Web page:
April 26, 2023
At a Glance
- Former Genesis frontman Peter Gabriel defended his AI animation project with Stable Diffusion co-creators Stability AI.
- Salisbury Hill singer wants ‘smart algorithms’ to detect copyright infringement.
Stability AI brought the former Genesis lead singer on board for 'Diffuse Together,' a contest where participants are invited to submit animated AI-generated videos inspired by and set to Gabriel's music. The deadline is May 1 and winners will be announced on May 5.
However, shortly after the launch, Gabriel said he was “disturbed” by negative reactions to the competition. Stability has been accused of appropriating artists' works to train Stable Diffusion, and now it would be rewarding AI-generated art.
Comments reacting to Gabriel’s announcement of the competition on Twitter were largely negative, contending that AI-generated works represented plagiarism of artists’ works.
Gabriel reiterated that he supports artists rights despite his involvement in 'Diffuse Together.'
“Rights and copyrights are critical for all artists and I have long been a defender. When an artist’s work is copied for commercial gain, there should be a right to choose to refuse it or to participate financially,” Gabriel said in a post on his website.
“If anyone legitimately feels their copyright has been infringed by this competition, we and Stability AI will work to take down the video until the dispute has been resolved.”
Gabriel said he has not been paid by Stability, with the project coming out of a conversation he had with Stability founder Emad Mostaque. “It was designed to be a playful, creative activity and not as a money-making exercise,” the singer added.
Last month, the Salisbury Hill singer told Yahoo! Music that no jobs are safe from AI, including musicians.
Gabriel, co-founder of Reverberation, a tech-focused entertainment and media studio, was among the signatories of the letter calling for a global pause on AI development until guardrails are created. Other signers include Stability's Mostaque as well as tech billionaires Elon Musk and Steve Wozniak.
Gabriel took pains to explain his seemingly contradictory embrace of both generative AI and artists rights.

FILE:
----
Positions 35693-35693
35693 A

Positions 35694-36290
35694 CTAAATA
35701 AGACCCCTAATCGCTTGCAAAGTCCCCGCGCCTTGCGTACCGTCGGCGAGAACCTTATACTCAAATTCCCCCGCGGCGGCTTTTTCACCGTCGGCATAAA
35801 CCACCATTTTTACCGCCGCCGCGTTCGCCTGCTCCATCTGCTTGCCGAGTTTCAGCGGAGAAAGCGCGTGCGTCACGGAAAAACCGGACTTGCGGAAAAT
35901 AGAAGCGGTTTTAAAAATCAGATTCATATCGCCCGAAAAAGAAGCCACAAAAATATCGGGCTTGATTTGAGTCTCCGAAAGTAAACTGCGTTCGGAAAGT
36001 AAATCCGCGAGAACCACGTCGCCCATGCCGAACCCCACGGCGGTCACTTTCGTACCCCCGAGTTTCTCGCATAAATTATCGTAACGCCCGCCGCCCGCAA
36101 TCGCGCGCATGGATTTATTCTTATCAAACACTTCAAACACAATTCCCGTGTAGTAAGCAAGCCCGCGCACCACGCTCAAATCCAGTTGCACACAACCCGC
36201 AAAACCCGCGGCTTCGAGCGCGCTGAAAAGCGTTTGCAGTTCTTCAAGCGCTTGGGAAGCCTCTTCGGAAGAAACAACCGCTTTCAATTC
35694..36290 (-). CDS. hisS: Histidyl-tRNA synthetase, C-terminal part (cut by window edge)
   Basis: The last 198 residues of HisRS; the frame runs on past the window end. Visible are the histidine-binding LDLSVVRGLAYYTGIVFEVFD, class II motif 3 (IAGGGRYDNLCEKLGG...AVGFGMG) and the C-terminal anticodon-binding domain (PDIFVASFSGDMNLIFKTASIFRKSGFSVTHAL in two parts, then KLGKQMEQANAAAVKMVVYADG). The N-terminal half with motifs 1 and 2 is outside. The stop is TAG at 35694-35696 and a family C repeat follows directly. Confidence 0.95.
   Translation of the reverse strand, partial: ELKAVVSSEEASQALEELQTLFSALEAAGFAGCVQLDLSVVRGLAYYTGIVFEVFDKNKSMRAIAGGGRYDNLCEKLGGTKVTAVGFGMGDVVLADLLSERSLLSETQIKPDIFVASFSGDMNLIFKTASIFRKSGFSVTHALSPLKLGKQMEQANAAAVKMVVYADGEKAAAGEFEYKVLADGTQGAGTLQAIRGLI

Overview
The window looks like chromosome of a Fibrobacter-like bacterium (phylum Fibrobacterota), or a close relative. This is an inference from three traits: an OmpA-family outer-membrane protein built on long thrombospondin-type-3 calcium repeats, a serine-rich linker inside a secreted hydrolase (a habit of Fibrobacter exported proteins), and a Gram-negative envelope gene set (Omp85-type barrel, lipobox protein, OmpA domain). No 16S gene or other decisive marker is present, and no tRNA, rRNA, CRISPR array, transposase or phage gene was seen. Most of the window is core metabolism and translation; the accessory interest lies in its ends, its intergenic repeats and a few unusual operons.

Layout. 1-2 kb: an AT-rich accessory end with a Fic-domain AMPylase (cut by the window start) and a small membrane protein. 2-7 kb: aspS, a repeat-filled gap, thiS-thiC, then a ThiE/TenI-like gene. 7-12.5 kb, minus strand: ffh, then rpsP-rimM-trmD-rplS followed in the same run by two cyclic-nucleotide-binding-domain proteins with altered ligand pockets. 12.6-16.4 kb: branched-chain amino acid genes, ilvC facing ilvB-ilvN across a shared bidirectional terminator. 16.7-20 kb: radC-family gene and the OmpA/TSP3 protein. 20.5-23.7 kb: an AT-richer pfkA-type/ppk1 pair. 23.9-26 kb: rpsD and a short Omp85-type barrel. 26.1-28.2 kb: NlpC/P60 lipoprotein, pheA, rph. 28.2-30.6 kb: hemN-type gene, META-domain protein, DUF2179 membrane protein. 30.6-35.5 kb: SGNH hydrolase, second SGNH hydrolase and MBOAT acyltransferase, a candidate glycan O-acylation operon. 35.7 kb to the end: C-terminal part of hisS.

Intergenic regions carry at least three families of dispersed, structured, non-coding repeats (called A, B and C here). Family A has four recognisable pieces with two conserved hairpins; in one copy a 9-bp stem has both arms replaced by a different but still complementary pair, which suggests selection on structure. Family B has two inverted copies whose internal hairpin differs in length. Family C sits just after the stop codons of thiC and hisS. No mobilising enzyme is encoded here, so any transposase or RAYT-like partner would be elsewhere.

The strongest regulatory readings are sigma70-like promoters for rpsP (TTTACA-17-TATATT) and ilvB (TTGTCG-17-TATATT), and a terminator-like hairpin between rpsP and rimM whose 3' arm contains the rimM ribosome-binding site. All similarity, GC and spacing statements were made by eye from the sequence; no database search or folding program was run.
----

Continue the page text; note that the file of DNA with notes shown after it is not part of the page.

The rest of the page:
“We are entering a world that is about to be fundamentally transformed by AI,” he said. “Many people see AI as the enemy, but along with extraordinary scientific, functional and creative tools, it can provide great education and better health care to billions. It also has many inherent potential dangers that we urgently need to address.”
Gabriel said there needs to be “smart algorithms for recognizing copyright infringement, whether in the work or in the prompts, and automatically embodying that information into the attached data.”
But identifying AI-generated content is proving a challenge for many.
Both ChatGPT-maker OpenAI and plagiarism detection tool Turnitin are among those that have developed systems to detect AI-generated text, but they are limited to only estimating the likelihood of whether content is generated or not. Video-sharing platforms like YouTube already utilize algorithms to detect potentially infringing content – but these are easy to fool. Users can get around them by slightly increasing a video’s speed or pitch.
“Should we defend artist rights and copyrights from AI? Absolutely. Should we defend human rights and democracy from AI? Absolutely," Gabriel said. "AI is a product of our species and we need to find ways to build the ethics, compassion and wisdom that we value, directly into the algorithms to protect and defend what is important to us.”
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